These controversial, to say the least, statements, which were perpetuated in a later-removed video on the SFM's own YouTube channel and Facebook page, triggered a massive outcry in Swedish media and even provoked a condemnation from Prime Minister Stefan Löfven.
"These statements are absurd. We are in Sweden, and here equality reigns. We may have reached perfect equality, but this should anyway be an equal country. Therefore, no man should tell any woman how she should dress or whether she may go out or not. This is completely absurd. This is not acceptable," Stefan Löfven was quoted as saying.
"The SFM has women on its board, arranges sister meetings and women's activities. The SFM also has many years of experience of having female employees in its projects and in its activities," the SFM said in a statement, venturing that its members are subjected to a "classic guilt-by-association scheme," which they claimed only applied to Muslims.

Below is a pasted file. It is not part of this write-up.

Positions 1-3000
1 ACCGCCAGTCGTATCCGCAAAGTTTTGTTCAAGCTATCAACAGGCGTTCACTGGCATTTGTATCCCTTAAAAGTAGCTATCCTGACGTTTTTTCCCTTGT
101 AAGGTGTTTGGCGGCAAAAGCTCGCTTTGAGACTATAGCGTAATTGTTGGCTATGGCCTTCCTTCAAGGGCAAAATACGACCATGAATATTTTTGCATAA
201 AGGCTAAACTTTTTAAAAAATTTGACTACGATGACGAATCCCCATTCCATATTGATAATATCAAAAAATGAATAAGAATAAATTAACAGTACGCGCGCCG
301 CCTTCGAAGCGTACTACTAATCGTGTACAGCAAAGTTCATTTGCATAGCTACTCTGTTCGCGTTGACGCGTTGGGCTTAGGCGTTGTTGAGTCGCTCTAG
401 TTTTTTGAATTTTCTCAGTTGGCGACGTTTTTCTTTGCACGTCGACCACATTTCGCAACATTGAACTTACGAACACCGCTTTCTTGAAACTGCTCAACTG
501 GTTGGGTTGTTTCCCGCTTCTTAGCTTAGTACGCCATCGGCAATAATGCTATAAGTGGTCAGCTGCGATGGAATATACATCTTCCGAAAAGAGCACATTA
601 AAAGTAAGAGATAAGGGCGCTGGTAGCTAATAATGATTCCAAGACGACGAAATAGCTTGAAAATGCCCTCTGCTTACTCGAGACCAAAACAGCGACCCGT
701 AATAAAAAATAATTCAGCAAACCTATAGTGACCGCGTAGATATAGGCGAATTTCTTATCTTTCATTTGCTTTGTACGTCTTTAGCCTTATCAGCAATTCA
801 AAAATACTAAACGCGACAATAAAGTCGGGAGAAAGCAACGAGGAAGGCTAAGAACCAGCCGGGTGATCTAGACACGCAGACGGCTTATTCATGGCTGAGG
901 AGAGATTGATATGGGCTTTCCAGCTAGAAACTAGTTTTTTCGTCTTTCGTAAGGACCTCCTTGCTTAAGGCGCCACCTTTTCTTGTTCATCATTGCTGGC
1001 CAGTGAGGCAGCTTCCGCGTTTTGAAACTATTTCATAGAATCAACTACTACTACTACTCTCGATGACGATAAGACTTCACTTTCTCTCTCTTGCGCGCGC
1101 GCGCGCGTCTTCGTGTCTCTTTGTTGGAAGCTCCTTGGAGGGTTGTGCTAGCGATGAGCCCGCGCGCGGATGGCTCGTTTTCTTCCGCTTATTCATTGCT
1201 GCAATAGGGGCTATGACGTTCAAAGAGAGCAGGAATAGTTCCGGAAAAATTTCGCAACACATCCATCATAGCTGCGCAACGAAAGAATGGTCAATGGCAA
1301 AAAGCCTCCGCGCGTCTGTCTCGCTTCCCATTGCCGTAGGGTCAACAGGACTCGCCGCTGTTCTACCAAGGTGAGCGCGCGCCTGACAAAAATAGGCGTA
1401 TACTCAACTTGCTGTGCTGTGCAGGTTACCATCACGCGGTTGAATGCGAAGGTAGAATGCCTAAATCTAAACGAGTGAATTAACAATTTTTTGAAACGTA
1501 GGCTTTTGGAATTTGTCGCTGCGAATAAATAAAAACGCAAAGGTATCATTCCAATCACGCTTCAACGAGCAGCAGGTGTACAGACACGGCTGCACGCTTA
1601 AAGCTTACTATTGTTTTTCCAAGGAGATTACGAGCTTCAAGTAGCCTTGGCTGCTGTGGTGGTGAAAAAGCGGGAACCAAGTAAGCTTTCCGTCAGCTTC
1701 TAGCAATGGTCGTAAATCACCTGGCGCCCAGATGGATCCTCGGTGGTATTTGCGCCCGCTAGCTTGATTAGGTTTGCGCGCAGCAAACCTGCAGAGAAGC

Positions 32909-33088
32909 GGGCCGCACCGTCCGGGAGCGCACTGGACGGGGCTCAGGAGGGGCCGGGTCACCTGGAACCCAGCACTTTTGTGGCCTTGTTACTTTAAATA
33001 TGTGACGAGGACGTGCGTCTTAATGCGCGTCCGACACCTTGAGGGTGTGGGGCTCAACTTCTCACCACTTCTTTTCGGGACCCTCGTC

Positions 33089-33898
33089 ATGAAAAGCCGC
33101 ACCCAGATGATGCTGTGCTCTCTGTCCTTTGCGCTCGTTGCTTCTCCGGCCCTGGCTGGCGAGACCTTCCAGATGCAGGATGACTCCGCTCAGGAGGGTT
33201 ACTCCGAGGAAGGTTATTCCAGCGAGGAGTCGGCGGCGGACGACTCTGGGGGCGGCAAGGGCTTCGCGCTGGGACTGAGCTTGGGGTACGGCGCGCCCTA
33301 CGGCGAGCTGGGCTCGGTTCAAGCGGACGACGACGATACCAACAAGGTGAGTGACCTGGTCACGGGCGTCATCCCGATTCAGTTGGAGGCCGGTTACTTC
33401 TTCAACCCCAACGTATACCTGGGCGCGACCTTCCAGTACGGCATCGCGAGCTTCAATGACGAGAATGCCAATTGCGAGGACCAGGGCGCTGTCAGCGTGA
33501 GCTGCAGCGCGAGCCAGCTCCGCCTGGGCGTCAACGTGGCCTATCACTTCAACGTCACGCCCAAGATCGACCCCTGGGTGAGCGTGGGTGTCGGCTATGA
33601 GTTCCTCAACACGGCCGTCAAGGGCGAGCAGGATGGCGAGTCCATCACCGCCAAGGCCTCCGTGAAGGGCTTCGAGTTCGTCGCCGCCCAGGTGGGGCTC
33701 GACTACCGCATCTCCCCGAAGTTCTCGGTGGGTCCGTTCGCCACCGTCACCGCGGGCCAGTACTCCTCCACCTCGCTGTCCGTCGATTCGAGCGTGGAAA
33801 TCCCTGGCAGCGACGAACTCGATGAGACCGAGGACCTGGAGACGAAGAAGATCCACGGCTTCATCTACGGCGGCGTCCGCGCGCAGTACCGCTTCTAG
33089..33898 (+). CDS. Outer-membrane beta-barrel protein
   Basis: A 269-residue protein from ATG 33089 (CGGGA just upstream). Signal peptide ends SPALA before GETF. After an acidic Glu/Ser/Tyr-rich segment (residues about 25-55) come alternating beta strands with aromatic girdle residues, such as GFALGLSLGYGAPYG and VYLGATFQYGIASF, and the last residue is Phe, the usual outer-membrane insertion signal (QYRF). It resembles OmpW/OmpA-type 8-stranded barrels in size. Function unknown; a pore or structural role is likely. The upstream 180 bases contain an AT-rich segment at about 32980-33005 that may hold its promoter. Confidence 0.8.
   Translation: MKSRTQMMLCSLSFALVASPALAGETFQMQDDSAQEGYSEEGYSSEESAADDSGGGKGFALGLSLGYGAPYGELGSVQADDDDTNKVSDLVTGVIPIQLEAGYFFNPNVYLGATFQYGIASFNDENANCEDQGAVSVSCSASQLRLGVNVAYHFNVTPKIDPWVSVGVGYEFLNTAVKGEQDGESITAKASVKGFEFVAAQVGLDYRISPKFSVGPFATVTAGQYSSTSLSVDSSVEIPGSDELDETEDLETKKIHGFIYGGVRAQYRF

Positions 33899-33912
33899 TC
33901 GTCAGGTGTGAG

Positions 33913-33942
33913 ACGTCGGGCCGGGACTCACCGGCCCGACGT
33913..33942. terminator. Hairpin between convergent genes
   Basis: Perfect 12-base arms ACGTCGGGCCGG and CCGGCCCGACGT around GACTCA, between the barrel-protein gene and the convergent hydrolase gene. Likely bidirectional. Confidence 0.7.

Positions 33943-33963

However, the public disapproval may result in the loss of state funding, which may prove detrimental for the Gothenburg-based nonprofit organization. In 2016, the SFM was handed a public subsidy of 535,200 SEK ($60,000) in addition to 150,000 SEK ($17,000) received from the city of Gothenburg. The National Agency for Youth and Civil Society (MUCF), the authority that paid off the SFM's grant, recently launched an investigation of the SFM's activities.
"We take it seriously that organizations which are not working actively enough to strengthen democracy in society are funded by taxpayers," MUCF official Lotta Persson told Aftonbladet.
However, the SFM landed subsequently landed in hot water as it turned out that one of its hired speakers was none other than Sweden's arguably best-known jihadist Michael Skråmo, who repeatedly called on his fellow Muslims to join Daesh (ISIS/ISIL) and bomb their workplaces. Gothenburg native Skråmo converted to Islam, changed his name to Abdul Samad al Swedi and moved to Syria with his family.
Terror researcher Magnus Ranstorp of the National Defense College previously voiced his surprise that the SFM had been awarded state grants.
"I see lots of question marks. We're talking about a group that invited hate preachers, whose Salafist orientation is in many ways the opposite of tolerance," Mangnus Ranstorp told the Swedish magazine Inblick.
The Muslim Association of Sweden is Sweden's largest Muslim organization, representing around 70,000 believers.
Never miss a story again — sign up to our Telegram channel and we'll keep you up to speed!